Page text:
Some of the emerging issues include a track and trace system – from farm to plate for Kenyan farmers – value addition, farming practices for quality products and changes in policy in the sector .
According to Wachira Kaguongo, chief executive officer of the National Potato Council of Kenya, there have been conversations on the right variety, needed by KFC food chain to meet its uniform global standards, to be grown here in Kenya .
“We are capable of meeting the standards and we have been lobbying for a while now for our farmers to supply to the food chain,” says Wachira.
Currently, the potato is the second most consumed crop after maize grown by more than 800,000 small-scale farmers .
On its part, KFC says that it is on the hunt for a local supplier, however, the potential supplier must meet the global KFC quality and safety specifications .
American fast food corporation, Yum! Brands, Inc., operates the brands KFC, Pizza Hut, Taco Bell, The Habit Burger Grill, and WingStreet worldwide.
According to their food safety supplier regulations, all suppliers are selected and rewarded through the Supplier Tracking and Recognition (STAR) system.
“It is a rigorous, industry-recognized audit system that sets and monitors standards for all of our brands’ key suppliers. In 2012, we began testing and integrating the Global Food Safety Initiative (GFSI) system into the STAR system. With this process, suppliers that have been certified under GFSI-benchmarked audit schemes have their performance and compliance monitored by QA personnel in Yum! divisions who review these audits in addition to Yum! Quality Systems audits.”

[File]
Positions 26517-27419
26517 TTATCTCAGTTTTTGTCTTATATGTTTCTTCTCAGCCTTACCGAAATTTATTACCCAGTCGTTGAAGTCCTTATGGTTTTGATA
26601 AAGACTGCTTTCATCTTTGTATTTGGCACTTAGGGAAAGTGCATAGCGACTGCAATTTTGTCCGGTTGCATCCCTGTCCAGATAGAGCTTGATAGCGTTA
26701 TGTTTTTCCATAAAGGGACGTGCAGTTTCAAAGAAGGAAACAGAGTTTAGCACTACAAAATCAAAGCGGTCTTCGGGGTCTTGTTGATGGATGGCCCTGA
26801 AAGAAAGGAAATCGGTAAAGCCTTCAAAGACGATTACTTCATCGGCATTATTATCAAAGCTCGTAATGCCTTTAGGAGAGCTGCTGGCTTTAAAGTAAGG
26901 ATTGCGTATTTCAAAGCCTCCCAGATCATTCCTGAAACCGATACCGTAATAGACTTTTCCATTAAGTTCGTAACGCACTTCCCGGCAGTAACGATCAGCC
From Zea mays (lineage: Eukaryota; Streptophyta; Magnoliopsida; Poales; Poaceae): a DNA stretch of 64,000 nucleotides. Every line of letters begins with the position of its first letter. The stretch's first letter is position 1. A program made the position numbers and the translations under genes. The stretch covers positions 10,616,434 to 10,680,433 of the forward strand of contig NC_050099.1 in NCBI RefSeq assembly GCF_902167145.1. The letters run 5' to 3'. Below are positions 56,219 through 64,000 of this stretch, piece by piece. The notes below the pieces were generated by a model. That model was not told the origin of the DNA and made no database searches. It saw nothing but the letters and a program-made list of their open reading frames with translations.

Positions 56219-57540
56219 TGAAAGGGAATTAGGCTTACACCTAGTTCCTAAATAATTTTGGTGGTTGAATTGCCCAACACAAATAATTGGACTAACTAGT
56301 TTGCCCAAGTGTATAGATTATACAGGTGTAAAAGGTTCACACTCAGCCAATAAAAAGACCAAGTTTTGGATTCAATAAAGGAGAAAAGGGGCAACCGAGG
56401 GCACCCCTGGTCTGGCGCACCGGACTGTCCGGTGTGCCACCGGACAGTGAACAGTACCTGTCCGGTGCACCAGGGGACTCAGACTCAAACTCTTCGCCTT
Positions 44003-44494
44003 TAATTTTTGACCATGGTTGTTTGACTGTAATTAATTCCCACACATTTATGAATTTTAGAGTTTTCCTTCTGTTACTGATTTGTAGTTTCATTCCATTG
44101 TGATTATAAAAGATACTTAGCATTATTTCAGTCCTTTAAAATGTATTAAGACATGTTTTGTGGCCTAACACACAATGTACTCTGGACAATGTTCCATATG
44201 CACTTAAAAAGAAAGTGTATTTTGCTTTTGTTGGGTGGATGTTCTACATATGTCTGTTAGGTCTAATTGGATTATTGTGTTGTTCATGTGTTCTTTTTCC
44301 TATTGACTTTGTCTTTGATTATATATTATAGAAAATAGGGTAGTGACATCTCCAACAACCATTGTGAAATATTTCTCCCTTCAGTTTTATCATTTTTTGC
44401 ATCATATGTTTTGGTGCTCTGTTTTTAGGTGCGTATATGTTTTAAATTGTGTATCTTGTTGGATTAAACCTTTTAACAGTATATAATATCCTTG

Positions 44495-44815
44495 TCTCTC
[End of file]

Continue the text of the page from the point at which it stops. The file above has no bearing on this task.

The company states that when selecting a supplier, they look for key performance indicators for food safety preventive controls including pest control, sanitation, operations and facility management, good manufacturing practices and product protection, recovery and food security. In addition to measuring and testing food safety and security practices, the company looks for outstanding performance in quality control, not just for product formulations, but in suppliers’ management processes as well.